by Steve Steinbock
Sherlock Holmes was, according to the Sherlock Holmes Museum in London (located at 221B Baker Street, of course) “by all accounts born on 6th January 1854, and for more than a century his name has been known in every country of the world.” And so, as we do each January, we celebrate his birthday with a series of reviews of Holmes pastiches and other books directly inspired by Sir Arthur Conan Doyle. We have eight works of Sherlockiana. The Great Detective himself only appears in four of the books. Conan Doyle is a character in three of the books. Happy 165th Birthday, Sherlock Holmes.
**** Laurie R. King, Island of the Mad, Bantam, $28.00. Mary Russell is approached by her best friend from her Oxford years, whose beloved aunt is missing. For years, Lady Vivian Beaconsfield had been in and out of mental institutions, most recently in London’s Bethlem Hospital, popularly known as “Bedlam.” Russell goes undercover as a patient at Bedlam, and then clues lead her and her husband Sherlock Holmes to Venice, Italy, with its magic canals as well as Mussolini’s fascist Militia roaming the alleyways. While Russell’s stay at—and escape from—Bedlam requires a large dose of willing suspension, the scenes in Venice (more than half the book) are magical, made even more enjoyable by the significant role played by American songwriter Cole Porter.
**** Kareem Abdul-Jabbar and Anna Waterhouse, Mycroft and Sherlock, Titan Books, $25.99. It’s 1872, and Mycroft Holmes is the assistant to the British Secretary of State in the War Office. In hope that it will have a humanizing effect on his arrogantly precocious eighteen-year-old brother, he puts Sherlock to work as a tutor at an orphanage. The Opium Wars are by now long past. But the devastating effects of the opium trade are still scarring the British public, irrespective of race and class, and a new, powerful form of acetylated opiate is being synthesized. Mycroft’s encounter with a beautiful Chinese woman at an apothecary, a series of murders in London’s Chinese community, and the death of one of Sherlock’s eleven-year-old students from opium overdose lead the Holmes brothers and their entourage on a crusade.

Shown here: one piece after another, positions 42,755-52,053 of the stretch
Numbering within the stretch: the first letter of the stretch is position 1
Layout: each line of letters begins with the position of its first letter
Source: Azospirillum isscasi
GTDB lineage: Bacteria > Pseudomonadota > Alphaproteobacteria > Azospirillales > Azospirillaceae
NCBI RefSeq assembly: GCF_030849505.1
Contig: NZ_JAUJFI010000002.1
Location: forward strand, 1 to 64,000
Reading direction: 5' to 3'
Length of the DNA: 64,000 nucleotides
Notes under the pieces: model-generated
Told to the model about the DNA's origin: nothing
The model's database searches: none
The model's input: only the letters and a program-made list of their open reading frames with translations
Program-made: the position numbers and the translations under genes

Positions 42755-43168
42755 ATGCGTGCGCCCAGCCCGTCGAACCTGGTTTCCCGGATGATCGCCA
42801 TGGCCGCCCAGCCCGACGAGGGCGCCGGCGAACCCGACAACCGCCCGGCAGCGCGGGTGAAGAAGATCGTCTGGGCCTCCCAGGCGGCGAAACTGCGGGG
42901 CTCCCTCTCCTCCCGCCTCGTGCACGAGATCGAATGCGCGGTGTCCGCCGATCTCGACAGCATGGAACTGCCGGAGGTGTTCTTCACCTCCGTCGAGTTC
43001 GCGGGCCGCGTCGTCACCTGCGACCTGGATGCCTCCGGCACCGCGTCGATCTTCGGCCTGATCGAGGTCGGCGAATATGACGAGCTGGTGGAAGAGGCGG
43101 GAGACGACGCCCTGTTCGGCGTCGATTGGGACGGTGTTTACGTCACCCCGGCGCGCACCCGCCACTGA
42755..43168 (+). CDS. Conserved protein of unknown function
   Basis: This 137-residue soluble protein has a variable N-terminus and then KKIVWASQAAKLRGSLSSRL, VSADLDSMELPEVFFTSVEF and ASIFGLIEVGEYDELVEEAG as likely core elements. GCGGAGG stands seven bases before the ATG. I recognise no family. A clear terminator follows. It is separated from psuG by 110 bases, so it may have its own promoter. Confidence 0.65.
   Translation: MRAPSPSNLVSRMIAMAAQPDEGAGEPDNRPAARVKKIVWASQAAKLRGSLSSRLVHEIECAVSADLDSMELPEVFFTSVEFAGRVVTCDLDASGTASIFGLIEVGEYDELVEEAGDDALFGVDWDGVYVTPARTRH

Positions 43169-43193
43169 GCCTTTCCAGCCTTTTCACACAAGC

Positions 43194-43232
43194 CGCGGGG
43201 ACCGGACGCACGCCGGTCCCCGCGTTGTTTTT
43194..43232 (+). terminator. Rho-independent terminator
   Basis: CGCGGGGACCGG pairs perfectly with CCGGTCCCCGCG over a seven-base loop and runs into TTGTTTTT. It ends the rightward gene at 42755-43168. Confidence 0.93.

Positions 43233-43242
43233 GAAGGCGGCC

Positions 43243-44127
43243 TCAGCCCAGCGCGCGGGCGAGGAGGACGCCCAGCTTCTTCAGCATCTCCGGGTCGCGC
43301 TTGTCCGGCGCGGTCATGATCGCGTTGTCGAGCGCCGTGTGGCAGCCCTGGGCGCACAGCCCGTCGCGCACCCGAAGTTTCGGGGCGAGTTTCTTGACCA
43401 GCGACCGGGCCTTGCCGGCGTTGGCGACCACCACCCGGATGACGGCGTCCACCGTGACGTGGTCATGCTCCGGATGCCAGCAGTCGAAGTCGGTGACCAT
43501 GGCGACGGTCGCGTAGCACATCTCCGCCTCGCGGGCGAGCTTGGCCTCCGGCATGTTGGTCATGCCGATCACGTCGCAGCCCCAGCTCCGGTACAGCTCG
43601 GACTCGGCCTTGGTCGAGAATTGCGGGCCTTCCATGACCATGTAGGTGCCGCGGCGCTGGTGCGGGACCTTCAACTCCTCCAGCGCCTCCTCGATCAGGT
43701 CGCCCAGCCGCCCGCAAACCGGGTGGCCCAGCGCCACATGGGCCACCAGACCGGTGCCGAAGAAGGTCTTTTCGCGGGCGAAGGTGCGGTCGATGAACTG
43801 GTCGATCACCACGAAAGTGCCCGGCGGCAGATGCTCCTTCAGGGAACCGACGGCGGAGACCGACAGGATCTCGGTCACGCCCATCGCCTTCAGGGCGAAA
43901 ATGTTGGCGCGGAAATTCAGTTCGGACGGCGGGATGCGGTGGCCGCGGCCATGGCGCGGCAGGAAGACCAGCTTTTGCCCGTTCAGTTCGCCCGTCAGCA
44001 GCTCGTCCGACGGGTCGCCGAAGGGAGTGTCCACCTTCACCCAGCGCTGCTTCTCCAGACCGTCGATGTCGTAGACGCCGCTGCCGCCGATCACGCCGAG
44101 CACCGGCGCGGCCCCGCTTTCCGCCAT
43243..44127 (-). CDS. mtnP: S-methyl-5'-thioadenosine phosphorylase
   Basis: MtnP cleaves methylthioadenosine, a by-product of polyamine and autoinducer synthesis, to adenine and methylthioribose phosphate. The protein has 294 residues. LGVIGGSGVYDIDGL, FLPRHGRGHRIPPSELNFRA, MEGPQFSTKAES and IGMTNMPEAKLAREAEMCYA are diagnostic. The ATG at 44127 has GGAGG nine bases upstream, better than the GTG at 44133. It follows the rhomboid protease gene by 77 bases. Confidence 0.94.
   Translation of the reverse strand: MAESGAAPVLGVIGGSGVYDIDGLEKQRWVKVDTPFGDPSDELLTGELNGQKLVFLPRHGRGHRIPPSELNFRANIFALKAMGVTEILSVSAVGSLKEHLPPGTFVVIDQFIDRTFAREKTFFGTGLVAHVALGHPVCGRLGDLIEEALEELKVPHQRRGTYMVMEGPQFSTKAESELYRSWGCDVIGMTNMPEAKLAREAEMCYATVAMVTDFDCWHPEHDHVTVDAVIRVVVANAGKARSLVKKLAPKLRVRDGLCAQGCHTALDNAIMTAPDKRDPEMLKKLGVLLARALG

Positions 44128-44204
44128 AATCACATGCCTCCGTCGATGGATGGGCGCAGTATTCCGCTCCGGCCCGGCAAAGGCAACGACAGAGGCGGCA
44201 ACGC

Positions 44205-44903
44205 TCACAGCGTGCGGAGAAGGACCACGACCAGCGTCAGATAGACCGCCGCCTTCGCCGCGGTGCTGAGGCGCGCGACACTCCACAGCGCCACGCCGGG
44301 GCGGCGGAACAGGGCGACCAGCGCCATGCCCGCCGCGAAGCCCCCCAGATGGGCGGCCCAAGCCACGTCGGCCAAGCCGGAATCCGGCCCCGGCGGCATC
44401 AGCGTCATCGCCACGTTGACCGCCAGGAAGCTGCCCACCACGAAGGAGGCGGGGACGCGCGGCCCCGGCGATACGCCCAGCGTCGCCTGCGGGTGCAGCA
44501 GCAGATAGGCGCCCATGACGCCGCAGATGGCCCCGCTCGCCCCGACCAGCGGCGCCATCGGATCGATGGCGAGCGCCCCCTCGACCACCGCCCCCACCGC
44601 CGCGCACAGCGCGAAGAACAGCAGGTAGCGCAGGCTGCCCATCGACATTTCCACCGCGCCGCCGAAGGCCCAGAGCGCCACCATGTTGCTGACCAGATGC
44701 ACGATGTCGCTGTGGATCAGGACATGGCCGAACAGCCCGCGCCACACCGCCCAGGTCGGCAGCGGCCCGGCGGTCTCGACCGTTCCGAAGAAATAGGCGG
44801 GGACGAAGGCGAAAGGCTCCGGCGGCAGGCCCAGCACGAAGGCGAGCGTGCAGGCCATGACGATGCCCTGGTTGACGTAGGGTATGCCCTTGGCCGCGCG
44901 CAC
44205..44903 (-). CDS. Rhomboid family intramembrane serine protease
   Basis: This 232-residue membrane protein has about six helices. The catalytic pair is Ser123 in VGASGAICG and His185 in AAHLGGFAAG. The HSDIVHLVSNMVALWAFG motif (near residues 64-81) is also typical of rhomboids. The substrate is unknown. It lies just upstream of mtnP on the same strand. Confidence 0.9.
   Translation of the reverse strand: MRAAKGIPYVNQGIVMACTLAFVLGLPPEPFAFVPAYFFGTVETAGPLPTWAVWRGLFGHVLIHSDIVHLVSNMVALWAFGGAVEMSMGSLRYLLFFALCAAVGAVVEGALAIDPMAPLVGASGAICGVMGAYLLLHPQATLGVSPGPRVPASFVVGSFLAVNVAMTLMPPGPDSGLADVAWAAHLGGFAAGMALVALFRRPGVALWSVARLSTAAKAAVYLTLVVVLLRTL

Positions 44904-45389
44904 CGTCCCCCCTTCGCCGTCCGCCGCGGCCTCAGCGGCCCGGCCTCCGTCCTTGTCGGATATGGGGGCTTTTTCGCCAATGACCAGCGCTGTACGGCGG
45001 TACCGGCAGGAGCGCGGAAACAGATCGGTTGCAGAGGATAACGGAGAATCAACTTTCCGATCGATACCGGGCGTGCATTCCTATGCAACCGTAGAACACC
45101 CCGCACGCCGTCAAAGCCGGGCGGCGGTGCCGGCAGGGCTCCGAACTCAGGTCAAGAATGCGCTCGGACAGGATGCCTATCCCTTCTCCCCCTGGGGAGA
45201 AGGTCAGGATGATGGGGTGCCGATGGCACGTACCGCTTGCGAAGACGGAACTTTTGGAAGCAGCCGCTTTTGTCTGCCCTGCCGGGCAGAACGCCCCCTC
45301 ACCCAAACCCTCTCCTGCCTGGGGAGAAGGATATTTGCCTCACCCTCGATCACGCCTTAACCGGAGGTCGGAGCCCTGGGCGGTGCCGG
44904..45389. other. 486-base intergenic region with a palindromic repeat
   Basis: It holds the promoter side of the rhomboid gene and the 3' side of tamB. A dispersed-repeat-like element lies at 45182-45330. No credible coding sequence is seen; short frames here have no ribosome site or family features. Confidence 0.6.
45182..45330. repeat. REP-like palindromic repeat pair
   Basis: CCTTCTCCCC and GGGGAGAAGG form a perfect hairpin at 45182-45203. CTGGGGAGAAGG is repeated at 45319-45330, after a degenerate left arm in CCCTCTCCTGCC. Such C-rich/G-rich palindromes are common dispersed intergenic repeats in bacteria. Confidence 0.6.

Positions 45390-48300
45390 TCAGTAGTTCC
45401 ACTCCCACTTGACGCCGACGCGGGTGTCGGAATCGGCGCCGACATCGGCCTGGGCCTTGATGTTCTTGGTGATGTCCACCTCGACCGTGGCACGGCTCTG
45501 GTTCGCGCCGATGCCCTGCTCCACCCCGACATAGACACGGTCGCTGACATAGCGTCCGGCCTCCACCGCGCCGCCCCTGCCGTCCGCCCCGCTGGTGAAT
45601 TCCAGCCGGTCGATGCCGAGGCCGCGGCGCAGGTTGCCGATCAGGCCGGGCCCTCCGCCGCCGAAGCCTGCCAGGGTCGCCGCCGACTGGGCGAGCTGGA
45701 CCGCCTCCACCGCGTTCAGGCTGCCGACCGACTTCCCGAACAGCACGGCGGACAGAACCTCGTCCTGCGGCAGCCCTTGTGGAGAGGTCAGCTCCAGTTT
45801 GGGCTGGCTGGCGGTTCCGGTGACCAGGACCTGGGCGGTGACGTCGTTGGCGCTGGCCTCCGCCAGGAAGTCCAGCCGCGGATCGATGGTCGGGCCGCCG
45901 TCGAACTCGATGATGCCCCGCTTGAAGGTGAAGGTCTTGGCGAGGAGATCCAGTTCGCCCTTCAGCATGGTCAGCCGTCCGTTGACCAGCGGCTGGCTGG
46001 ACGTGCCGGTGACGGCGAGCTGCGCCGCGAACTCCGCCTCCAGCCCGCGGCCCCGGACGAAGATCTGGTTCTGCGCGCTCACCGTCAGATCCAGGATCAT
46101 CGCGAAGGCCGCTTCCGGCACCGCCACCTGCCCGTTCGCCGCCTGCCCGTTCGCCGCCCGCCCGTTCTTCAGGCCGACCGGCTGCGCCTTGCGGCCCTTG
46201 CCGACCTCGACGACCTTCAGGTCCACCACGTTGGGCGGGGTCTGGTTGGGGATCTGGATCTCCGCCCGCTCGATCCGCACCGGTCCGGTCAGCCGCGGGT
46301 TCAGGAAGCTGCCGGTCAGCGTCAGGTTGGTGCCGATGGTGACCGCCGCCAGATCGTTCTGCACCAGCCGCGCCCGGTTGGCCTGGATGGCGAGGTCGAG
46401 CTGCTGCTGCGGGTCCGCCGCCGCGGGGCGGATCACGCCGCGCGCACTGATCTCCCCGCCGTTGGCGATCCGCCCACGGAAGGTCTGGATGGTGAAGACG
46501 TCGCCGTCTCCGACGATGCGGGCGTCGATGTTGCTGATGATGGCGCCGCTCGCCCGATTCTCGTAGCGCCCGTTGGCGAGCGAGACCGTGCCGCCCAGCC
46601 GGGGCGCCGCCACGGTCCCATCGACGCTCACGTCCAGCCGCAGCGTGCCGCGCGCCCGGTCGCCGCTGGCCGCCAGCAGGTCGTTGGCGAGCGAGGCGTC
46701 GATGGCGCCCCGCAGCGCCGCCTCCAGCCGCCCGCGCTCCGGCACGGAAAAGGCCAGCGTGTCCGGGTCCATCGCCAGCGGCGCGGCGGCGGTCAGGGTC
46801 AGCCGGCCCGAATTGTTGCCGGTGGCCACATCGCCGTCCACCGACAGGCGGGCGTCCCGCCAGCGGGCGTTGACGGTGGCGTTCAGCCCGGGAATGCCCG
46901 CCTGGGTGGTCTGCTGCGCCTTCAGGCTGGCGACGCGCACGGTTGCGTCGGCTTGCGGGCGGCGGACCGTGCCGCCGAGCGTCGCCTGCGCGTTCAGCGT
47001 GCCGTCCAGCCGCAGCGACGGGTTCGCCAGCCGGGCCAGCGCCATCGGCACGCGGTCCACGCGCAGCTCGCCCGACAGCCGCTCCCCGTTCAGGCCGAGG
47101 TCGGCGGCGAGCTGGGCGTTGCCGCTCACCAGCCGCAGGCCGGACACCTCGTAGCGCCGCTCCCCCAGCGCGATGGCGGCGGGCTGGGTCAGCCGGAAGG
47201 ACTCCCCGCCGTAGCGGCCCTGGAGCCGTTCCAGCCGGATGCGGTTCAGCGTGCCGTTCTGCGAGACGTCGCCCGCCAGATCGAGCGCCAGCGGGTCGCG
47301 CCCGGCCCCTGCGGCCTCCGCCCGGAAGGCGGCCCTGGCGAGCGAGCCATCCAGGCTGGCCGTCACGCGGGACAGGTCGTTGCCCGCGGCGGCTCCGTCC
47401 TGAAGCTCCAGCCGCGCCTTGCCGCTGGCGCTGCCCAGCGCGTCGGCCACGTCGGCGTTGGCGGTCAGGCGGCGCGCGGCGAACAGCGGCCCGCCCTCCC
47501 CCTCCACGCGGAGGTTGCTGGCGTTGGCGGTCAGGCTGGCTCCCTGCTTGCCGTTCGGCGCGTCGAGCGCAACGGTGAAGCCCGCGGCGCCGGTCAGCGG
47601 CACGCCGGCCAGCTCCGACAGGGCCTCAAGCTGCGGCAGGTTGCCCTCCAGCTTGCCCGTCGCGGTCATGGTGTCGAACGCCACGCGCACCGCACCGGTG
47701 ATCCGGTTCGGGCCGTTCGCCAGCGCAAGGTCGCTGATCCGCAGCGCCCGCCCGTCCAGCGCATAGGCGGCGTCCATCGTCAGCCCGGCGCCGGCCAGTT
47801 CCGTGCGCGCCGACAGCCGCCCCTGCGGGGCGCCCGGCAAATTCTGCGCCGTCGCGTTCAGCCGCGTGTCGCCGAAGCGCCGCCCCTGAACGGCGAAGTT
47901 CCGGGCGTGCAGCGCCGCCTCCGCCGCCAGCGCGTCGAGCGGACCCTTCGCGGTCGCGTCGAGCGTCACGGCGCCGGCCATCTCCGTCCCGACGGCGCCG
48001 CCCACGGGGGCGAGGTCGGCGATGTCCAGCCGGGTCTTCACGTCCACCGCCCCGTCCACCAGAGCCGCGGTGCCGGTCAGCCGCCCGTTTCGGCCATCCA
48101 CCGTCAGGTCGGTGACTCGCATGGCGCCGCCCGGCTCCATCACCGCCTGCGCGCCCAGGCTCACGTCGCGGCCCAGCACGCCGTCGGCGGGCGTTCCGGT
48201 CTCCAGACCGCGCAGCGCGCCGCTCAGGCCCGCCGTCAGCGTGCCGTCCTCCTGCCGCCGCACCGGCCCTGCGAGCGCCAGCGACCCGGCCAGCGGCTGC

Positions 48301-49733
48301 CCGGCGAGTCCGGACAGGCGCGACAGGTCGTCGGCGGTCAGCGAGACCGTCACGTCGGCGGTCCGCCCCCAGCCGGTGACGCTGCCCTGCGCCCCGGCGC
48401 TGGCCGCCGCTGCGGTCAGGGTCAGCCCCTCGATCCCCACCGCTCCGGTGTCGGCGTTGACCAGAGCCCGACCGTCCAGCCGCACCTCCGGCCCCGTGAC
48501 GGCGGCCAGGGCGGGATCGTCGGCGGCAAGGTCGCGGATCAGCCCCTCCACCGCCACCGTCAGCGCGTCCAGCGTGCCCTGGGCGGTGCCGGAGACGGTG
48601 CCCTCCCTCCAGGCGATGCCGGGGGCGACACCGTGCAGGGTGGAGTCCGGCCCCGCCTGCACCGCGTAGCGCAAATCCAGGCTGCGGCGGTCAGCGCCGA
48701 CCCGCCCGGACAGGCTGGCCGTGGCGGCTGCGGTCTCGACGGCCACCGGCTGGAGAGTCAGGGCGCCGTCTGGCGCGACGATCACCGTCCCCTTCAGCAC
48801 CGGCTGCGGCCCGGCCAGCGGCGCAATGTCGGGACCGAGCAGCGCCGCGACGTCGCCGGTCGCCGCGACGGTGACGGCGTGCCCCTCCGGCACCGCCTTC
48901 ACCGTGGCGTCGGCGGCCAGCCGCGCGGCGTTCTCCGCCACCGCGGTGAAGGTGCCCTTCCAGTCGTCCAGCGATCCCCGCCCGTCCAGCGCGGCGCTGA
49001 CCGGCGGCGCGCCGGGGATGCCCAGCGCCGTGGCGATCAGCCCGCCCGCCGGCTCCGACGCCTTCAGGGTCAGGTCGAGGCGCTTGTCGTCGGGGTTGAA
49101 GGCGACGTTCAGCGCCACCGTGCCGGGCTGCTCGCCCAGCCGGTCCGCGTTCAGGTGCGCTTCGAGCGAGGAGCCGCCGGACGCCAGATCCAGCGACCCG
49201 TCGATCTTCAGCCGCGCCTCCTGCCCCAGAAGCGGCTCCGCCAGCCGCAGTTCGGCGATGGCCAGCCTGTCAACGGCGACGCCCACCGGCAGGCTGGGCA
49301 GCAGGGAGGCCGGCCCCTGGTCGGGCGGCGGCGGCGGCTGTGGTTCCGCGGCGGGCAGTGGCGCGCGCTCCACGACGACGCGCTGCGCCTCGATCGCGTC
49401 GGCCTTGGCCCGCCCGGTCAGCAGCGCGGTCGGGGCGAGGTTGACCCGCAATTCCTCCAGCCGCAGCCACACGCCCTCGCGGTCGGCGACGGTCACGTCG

*** Leonard Goldberg, A Study in Treason, Minotaur, $25.99. In the spring of 1914, as Europe is about to enter the Great War, the original copy of a treaty between England and France is stolen from a country estate. All clues point to a stable boy. But to Joanna Blalock—daughter of Sherlock Holmes and Irene Adler—the clues don’t add up. Narrated by John Watson, Jr., and featuring the original Dr. Watson as well as Inspector Lestrade, the style is in keeping with the original canon. But the plot is not satisfying, and the solution will make fair-play mystery fans cry foul as it breaks a rule that S.S. Van Dine once said “no self-respecting detective story writer will now avail himself of.”
*** Gordon McAlpine, Holmes Entangled, Seventh Street Books, $13.95. In 1928, Sherlock Holmes has retired from detecting, and lives incognito as a Cambridge physics professor. A man arrives in his office—Arthur Conan Doyle, an author of historical romances and essays about spiritualism—claiming to have learned the detective’s identity from an alternate version of the prime minister from a parallel universe whom he met at a séance. I’ve enjoyed the metafictional worlds of McAlpine’s Hammett Unwritten and The Woman with the Blue Pencil. While the premise of this book is enticing, with its nuggets of literature, spiritualism, and quantum mechanics, Holmes Entangled was missing something. It didn’t feel like a Sherlock Holmes story. The narration—admittedly told from Holmes’s point of view rather than that of Dr. Watson—is missing the flavor of the canon, with Holmes speaking in a tone that doesn’t feel entirely Sherlockian. What is exceptional is the framing story, about the Argentine librarian who discovered the manuscript. A librarian named J.L. Borges, whose English-language debut was in this very magazine (the August 1948 issue of EQMM), the short story “The Garden of Forking Paths.”